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As Washington D.C. churns and burns, do you find yourself glued to the tube (or phone) these days? The news is interesting, for sure. The big question is What does it all mean for Westchester? What legislation will go? What will stay?
“Elections have consequences,” said Ken Raske, President of the Greater New York Hospital Association at the December 9th meeting of the WCA Healthcare Advisory Board. With the threat of a repeal of the Affordable Care Act (ACA aka “Obamacare”) without an immediate replacement plan, Raske and others in the healthcare industry are predicting dire consequences. “The level of uncertainty is the highest I’ve ever seen in my career. I am deeply, deeply troubled.”
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BLAIR LEVIN, A FORMER OFFICIAL IN THE CLINTON AND OBAMA ADMINISTRATIONS, TO JOIN WCA’S “GIGABIT WESTCHESTER” INITIATIVE AS A “VOLUNTARY COUNSELOR”
Blair Levin, Executive Director of Gig.U: The Next Generation Network Innovation Project and a non-resident Senior Fellow of the Brookings Institution, has joined the WCA’s Blueprint for Smart Growth team as Voluntary Counselor to the WCA’s Gigabit Broadband initiative, which was announced on October 6th at a press conference. Levin served in the first Obama administration as Executive Director of the National Broadband Plan and in the Clinton administration as Chief of Staff to the Chairman of the FCC, where from 2009-2010, Levin oversaw the development of the FCC’s National Broadband Plan.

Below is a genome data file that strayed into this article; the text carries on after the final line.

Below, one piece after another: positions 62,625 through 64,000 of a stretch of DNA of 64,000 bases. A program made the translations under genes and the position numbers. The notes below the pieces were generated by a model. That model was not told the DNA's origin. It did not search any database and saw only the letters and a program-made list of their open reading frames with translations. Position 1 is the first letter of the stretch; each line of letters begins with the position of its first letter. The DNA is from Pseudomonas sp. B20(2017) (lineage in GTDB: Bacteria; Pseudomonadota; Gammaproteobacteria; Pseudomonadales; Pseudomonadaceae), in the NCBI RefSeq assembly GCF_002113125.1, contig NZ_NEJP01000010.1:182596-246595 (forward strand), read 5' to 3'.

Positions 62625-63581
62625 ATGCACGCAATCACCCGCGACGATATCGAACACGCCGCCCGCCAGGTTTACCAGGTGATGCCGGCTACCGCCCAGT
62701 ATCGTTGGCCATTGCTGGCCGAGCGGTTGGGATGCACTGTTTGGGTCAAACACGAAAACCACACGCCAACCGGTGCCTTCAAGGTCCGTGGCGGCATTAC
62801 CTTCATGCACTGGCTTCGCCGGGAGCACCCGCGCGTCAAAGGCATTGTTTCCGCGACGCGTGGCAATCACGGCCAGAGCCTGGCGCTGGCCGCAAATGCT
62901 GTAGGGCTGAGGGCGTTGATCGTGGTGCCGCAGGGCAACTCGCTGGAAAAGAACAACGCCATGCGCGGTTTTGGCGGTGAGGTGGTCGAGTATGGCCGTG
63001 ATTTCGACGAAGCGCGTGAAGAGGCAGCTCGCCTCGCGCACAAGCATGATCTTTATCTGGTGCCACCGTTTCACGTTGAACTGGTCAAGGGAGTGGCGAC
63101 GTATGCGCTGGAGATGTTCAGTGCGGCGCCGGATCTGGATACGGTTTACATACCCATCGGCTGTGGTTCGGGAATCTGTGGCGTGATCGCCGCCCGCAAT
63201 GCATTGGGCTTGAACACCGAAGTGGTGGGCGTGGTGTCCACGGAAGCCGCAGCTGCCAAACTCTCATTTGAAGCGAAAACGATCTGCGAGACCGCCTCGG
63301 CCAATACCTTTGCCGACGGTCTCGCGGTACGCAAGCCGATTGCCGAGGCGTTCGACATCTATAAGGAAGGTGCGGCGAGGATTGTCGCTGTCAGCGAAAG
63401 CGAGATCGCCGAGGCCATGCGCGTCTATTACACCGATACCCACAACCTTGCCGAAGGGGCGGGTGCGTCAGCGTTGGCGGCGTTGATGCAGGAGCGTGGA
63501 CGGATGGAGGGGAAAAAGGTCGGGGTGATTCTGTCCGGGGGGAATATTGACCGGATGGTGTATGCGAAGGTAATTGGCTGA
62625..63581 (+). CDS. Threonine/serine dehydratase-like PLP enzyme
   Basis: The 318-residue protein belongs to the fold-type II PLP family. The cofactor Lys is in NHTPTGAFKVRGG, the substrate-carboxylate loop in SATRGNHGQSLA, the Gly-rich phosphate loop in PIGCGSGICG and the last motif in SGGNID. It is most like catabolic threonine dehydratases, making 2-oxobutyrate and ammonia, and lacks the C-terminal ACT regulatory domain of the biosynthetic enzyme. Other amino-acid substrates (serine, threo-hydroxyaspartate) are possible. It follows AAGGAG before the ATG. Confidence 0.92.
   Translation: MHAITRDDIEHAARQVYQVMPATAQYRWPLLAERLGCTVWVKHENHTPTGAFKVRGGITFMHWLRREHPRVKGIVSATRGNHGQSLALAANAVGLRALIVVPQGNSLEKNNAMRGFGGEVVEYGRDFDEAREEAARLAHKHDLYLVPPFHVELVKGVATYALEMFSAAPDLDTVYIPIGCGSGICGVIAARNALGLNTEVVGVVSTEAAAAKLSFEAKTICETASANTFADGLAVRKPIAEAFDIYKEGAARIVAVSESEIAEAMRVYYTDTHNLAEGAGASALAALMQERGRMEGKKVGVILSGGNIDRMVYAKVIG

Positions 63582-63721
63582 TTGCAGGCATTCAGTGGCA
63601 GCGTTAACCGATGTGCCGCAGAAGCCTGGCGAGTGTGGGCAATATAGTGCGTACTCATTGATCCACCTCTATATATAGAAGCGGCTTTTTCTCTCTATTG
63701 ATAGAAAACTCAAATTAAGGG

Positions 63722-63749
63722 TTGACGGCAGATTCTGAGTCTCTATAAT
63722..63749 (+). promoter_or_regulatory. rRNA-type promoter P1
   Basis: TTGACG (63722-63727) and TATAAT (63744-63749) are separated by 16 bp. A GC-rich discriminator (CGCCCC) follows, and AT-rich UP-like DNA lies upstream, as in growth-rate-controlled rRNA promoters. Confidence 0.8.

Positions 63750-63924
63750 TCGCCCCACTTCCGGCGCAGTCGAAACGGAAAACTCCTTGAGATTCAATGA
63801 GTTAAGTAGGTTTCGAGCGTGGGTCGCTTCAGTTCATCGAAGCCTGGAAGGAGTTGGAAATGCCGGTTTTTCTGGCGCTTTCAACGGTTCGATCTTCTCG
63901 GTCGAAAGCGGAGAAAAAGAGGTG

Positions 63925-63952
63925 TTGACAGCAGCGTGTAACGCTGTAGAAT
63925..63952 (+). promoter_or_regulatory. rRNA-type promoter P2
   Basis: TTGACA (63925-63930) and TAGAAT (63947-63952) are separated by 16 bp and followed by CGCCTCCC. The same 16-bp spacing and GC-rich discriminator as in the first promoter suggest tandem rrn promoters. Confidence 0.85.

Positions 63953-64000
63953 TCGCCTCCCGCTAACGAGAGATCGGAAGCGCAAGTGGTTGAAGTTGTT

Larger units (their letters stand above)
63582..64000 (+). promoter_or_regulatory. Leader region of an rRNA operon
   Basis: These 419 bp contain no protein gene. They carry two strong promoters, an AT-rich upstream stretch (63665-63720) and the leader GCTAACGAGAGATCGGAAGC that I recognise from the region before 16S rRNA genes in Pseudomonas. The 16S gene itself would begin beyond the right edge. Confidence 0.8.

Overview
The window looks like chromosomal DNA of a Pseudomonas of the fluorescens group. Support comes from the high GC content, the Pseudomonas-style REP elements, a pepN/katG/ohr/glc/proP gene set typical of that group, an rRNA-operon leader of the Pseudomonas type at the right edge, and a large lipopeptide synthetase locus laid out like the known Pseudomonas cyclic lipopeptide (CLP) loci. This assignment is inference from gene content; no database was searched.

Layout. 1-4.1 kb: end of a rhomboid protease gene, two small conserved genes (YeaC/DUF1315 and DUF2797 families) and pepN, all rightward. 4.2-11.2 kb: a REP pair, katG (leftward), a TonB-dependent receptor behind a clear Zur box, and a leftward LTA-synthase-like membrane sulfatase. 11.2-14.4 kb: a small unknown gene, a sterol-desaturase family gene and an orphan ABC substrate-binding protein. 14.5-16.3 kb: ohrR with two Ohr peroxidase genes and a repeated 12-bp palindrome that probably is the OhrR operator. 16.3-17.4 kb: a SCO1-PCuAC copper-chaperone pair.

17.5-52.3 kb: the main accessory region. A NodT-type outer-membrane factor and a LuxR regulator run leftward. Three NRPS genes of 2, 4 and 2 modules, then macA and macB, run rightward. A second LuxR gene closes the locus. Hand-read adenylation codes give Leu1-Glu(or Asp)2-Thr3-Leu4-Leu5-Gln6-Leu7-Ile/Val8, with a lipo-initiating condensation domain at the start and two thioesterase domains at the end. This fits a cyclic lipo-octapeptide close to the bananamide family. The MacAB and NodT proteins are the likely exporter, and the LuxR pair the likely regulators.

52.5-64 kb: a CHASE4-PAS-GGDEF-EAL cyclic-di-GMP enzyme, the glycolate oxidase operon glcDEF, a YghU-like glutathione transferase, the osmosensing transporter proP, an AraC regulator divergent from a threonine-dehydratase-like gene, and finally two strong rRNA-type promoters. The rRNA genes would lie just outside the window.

Are you a WCA member passionate about affecting change within our government to help our County and State grow and thrive?
If so, join us on March 16 to help set the agenda for 2016-17.
RSVP to Julia Emrick or call 914-948-6444 for more details.
Many Westchester businesses are focused on the upcoming healthcare employer mandate—that is, beginning next year, large employers must offer affordable health insurance to full-time employees and their dependents or be subject to penalties. (This applies to employers with 50 or more full-time employees and will be phased in over two years, depending on employer size). What employers also need to focus on—though it won’t take effect until 2018—is the excise tax, also known as the “Cadillac Tax.” The tax applies to what the government considers “high-cost” employer health-benefit plans — for most workers, more than $10,200 annually for individuals and $27,500 for families. Employers will have to pay 40 cents of tax for every dollar of health-care costs that exceed those amounts.